More than 42,000 people die from opioid drug overdoses each year according to the Centers for Disease Control. This has resulted in a crackdown on prescription opioids. Now, some chronic pain patients say they live in fear their quality of life will be taken away.
Every day there is a regimen of taking up to eight pills. First up is Percocet for breakthrough pain. Then, Nusenta, an extended-release painkiller which releases medicine over time. This is all to fight the chronic pain of constantly passing kidney stones.
"I would rather give birth every single hour of every single day instead of passing another stone," said Jessica Writesel.
Writesel is in her 30s and said she's in pain every single day. She was diagnosed with medullary sponge kidney disease after passing 20 kidney stones by the time she was 17. Thanks to prescription opioids, she said she can live a relatively normal life.
"I know that if I didn't have the medication in me right now, this [an interview with News 3] wouldn't be happening right now. I'd be in my bedroom curled up in a ball trying to deal with the pain," said Writesel.
How did America get to where it is now regarding opioids? In the 1990s, pain was under-treated and this spurred doctors becoming more willing to prescribe opioids. During this time, some opioids including oxycodone, morphine, fentanyl and hydromorphone were formulated to release their medicine over a period of time.
Doctors continued to prescribe opioids more often into the 2000s. Then, emergency room visits related to prescription opioids dramatically increased. Due to patients abusing opioids, starting in 2010, the FDA responded with formulas containing abuse-deterrents and asked for education when it comes to proper opioid prescribing and usage.
Fast forward to 2016 when more than 42,000 people died from opioid drug overdoses that year alone.
Now, there is a crackdown to try and reverse the epidemic. A CDC guideline says:
When opioids are started, clinicians should prescribe the lowest effective dosage. Clinicians should use caution when prescribing opioids at any dosage, should carefully reassess evidence of individual benefits and risks when considering increasing dosage to =50 morphine milligram equivalents (MME)/day, and should avoid increasing dosage to =90 MME/day or carefully justify a decision to titrate dosage to =90 MME/day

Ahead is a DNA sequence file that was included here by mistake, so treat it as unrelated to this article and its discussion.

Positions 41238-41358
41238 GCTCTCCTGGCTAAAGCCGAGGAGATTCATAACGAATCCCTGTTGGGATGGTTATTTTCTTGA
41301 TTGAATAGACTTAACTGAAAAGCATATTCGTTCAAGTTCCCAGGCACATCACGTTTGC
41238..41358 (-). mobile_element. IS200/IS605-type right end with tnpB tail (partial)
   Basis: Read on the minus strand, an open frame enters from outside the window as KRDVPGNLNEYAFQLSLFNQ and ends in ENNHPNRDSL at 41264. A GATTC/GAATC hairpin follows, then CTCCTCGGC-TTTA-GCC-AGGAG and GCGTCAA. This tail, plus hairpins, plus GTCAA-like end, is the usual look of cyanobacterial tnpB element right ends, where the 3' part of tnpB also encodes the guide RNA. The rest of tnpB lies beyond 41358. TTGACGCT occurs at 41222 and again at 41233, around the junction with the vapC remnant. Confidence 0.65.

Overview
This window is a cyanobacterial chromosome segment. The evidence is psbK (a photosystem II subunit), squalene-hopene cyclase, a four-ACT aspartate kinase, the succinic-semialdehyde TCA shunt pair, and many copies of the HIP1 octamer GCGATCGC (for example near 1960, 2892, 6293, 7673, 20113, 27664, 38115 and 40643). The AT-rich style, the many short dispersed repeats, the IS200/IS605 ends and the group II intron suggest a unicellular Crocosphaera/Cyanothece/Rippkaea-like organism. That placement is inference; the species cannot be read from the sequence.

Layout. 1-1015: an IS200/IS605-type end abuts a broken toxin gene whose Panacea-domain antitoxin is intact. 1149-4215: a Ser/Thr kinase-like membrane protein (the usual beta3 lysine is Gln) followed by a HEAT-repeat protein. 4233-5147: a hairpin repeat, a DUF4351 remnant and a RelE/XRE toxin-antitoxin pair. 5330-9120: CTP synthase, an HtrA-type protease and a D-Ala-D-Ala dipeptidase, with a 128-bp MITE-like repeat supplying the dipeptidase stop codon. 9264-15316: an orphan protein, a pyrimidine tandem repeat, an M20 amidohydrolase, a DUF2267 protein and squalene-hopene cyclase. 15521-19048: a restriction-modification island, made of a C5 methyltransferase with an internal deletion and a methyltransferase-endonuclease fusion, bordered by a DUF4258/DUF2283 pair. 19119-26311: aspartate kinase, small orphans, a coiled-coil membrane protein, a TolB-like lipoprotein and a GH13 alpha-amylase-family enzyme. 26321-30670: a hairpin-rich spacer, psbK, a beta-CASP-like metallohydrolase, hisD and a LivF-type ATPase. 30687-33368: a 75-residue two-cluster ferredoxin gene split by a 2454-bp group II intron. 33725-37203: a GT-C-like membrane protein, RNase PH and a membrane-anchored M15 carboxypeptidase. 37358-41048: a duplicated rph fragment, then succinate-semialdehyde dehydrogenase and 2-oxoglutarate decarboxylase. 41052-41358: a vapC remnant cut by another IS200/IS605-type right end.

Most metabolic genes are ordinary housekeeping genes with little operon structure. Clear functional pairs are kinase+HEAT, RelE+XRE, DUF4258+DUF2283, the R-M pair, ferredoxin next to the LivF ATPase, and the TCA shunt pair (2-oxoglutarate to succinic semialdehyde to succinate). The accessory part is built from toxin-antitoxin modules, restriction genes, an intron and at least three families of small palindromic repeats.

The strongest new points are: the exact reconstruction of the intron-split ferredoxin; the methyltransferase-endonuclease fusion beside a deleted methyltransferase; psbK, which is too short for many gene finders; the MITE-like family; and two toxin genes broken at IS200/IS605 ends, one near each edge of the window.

"The other opioid crisis is patients who legitimately need the medicine and they are legitimate medicines, not having access to them," said Dr. Robert Hansen, who currently practices in Virginia Beach.
Dr. Hansen, who has been treating pain patients for more than 30 years, said those guidelines are what started scaring doctors away from prescribing opioids to patients who need them.
"Once guidelines go out, that changes the game. Everybody became much more aware of the issues of opioid use. Primary care doctors became very frightened. Rules were…developed or enhanced surrounding the treatment of chronic pain," said Dr. Hansen. "Pain has become much more complicated. It's frightening for doctors and more and more are getting out of it, including pain doctors."
There are steps doctors take to make sure their patients don't abuse the system. Pain patients have frequent doctors appointments, get their urine checked first thing every visit and their pills counted among other ways of checking opioid use. Also, at Dr. Hansen's practice, patients fill out multiple forms ranking their pain level and function level. The goal is to improve function and lower pain, not just the latter.
"Reasonable doses, modest doses are not being prescribed because people are afraid to do so. Doctors are afraid of some kind of action being taken against them," said Dr. Hansen.
Writesel has dealt with this firsthand. As a Navy wife, constant moves equal constant fear of not being able to get the medications she needs to live with a quality of life she has a right to.
"It's hard because if you're moving to a new place and you're seeing a new doctor and they see your record and see you're on these meds, they're going to do one of two things: they're going to look at you funny and say I'm not giving you anything or they're going to send you to a pain specialist because they don't know how to deal with the situation," said Writesel.
Both Writesel and Dr. Hansen said this is a painful solution to the problem and the people hurting most are patients. Hansen believes there will be three groups. The first will be law-abiding patients who will suffer in pain. A second group will refuse to live in pain and turn to the street to illegally buy medication or heroin, which Dr. Hansen said will lead down a dark path.
"There is a third group and we're seeing more and more of this who say you know I can't do this anymore and they end their lives," said Dr. Hansen, who referenced someone he knew who put a gun to his head.
Writesel hopes by sharing her story, she can change the stigma surrounding opioids.
"We've got to as a country, come together and understand the problem isn't the medicine. It's the people who are taking the medicine. If they need the medicine that's fine. If they don't, there's no reason they should have it," said Writesel.
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